About Me

Hop on Down to the Auto Shop Is your car making a rumbling noise? Do you not get enough power when you press on the gas pedal? Then you need to hop — or rather, drive — on down to the auto service shop. It's okay if you do not know what is wrong with your car, because that is the auto mechanic's job to figure out. They can take a look, run a few tests, and figure out what's going on. Then, they'll give you an estimate for the repairs. Your car will feel like a whole new machine once it's all fixed up! Learn more about that process as you read the articles we've curated here.



Ways To Save Money On Your Company's Fleet Repairs

Does your company operate multiple vehicles to get the job done every day? Operating a full fleet takes some effort, with regular maintenance key to expanding your fleet's lifespan. But no matter how much maintenance you do, your fleet will eventually need some repairs or specific parts replaced. If you have the skilled staff to do this in-house, you can save some money, but if there's no official mechanic just waiting to help out on your payroll, then you'll need to find the most cost-effective way to handle your fleet repairs. To that end, here are some of the different ways you might be able to save money on your fleet repairs over the long term.

Form a Long Term Relationship with a Local Expert Before the Repair is Needed

This might not help you right now if you need repairs at the moment, but a long-term relationship with the same maintenance and repair provider can keep your costs down over time. If you bring your fleet to the same shop for every maintenance check-up, the shop owner might be willing to cut you a break when a repair is required because they want to keep you happy and continue to perform regular maintenance on your entire fleet.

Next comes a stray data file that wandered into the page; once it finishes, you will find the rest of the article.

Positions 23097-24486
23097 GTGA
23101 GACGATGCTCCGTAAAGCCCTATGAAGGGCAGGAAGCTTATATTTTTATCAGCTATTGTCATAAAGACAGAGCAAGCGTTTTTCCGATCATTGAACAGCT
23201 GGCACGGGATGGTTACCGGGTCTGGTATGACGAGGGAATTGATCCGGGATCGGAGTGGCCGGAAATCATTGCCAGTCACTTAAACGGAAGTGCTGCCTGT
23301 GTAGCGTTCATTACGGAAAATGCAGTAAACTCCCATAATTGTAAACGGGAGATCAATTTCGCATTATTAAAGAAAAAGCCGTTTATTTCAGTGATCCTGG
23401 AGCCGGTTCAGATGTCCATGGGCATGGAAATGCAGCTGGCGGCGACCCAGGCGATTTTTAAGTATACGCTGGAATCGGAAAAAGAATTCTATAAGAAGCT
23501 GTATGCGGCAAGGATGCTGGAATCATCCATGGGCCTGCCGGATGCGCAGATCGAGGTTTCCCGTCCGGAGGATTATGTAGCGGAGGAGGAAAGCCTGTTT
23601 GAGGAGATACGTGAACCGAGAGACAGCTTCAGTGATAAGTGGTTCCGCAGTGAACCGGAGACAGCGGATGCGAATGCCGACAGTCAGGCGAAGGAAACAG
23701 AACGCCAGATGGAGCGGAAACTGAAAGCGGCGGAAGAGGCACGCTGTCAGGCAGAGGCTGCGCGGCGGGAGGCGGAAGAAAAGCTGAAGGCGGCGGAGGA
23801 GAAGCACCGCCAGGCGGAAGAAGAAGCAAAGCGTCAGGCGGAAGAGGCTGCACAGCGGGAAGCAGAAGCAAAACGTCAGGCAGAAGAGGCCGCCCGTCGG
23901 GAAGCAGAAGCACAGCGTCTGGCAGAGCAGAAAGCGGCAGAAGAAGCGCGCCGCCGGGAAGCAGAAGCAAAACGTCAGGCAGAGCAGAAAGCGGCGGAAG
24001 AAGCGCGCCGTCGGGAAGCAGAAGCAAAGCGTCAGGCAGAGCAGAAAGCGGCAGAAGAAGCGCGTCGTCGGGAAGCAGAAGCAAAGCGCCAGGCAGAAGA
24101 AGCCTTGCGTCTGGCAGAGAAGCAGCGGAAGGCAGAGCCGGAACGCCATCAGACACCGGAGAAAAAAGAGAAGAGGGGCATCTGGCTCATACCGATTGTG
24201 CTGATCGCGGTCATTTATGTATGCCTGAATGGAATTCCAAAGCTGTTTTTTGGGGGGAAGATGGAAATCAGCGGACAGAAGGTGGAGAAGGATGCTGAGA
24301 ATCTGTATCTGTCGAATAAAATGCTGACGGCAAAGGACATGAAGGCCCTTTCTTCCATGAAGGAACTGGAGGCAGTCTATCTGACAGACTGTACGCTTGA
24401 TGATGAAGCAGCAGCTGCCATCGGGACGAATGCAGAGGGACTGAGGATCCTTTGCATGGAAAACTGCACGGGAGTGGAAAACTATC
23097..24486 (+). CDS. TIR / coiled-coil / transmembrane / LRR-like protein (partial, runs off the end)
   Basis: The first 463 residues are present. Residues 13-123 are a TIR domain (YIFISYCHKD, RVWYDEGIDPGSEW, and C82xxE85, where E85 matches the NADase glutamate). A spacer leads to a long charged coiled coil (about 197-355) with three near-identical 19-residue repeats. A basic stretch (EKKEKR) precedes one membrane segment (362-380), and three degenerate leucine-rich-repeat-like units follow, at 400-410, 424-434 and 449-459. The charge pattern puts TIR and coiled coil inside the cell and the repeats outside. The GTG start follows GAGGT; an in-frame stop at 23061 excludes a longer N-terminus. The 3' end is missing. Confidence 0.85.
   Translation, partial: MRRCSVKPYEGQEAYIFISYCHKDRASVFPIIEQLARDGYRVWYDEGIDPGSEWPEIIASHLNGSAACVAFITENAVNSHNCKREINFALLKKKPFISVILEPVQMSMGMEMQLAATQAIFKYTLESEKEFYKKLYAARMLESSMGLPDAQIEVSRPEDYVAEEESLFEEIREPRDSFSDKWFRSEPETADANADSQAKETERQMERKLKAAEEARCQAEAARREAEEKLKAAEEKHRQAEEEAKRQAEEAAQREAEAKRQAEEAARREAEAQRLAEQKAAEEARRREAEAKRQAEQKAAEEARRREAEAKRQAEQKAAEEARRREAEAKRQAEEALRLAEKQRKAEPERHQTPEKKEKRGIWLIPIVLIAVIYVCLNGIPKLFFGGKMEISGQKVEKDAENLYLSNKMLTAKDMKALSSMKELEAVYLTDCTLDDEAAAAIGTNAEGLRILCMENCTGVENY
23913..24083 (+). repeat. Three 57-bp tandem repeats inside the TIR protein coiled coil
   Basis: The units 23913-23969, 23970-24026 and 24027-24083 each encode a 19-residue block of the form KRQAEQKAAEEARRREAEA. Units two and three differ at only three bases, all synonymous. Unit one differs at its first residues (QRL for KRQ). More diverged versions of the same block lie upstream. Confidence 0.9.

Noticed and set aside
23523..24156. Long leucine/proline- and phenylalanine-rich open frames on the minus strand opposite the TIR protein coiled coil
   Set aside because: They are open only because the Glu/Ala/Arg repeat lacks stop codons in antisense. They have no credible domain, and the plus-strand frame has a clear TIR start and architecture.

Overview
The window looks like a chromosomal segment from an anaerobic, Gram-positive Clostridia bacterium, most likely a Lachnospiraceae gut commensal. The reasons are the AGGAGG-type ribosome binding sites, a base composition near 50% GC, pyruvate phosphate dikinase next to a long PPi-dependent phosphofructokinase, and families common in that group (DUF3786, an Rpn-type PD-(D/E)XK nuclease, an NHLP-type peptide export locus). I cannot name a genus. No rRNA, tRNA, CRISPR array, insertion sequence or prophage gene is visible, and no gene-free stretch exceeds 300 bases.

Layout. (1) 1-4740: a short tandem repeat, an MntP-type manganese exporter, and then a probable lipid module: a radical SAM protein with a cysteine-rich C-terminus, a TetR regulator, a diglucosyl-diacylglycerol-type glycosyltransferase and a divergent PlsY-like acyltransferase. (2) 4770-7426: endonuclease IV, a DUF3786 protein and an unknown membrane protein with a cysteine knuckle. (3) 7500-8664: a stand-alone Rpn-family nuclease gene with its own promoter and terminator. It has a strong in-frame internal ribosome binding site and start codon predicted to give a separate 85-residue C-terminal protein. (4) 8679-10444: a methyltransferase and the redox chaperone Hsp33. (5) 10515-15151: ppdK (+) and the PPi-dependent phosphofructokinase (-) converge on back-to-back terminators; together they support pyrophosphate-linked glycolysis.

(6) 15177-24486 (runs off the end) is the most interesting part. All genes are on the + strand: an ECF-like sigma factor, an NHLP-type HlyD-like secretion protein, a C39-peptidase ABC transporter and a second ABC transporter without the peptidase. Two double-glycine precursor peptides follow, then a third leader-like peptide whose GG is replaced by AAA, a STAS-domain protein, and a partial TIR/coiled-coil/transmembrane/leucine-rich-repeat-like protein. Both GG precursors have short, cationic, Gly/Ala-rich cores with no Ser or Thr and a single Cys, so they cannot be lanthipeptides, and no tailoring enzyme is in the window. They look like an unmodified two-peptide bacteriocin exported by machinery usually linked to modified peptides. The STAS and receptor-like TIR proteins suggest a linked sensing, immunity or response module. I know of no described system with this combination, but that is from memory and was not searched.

Replace the Same Part for Multiple Vehicles at the Same Time

Another way to save some money is to get the parts you need for the repair in bulk. Maybe you have one vehicle that clearly has some wear and tear on an axle or two. Maybe there's some corrosion under the hood in one specific spot. Not every vehicle in your fleet will have the same problem at the same time, but in some situations, you can just go ahead and do a full replacement of a specific part across your entire fleet. This will ensure the problem that happened with one vehicle is not likely to happen in the weeks ahead with another vehicle because the entire fleet will be starting fresh. You may also save money by ordering multiple parts in bulk or receive a discount from the repair shop for the same reason.

If Some Vehicles Are Older, Consider Looking Around

If you know that you will be replacing a vehicle entirely within say, 5 years, you might not want to make the investment in a brand-new part direct from the vehicle's manufacturer. The repair shop you work with may be able to search the aftermarket or a local junkyard to get a part that will still work well enough until you are ready to replace the vehicle.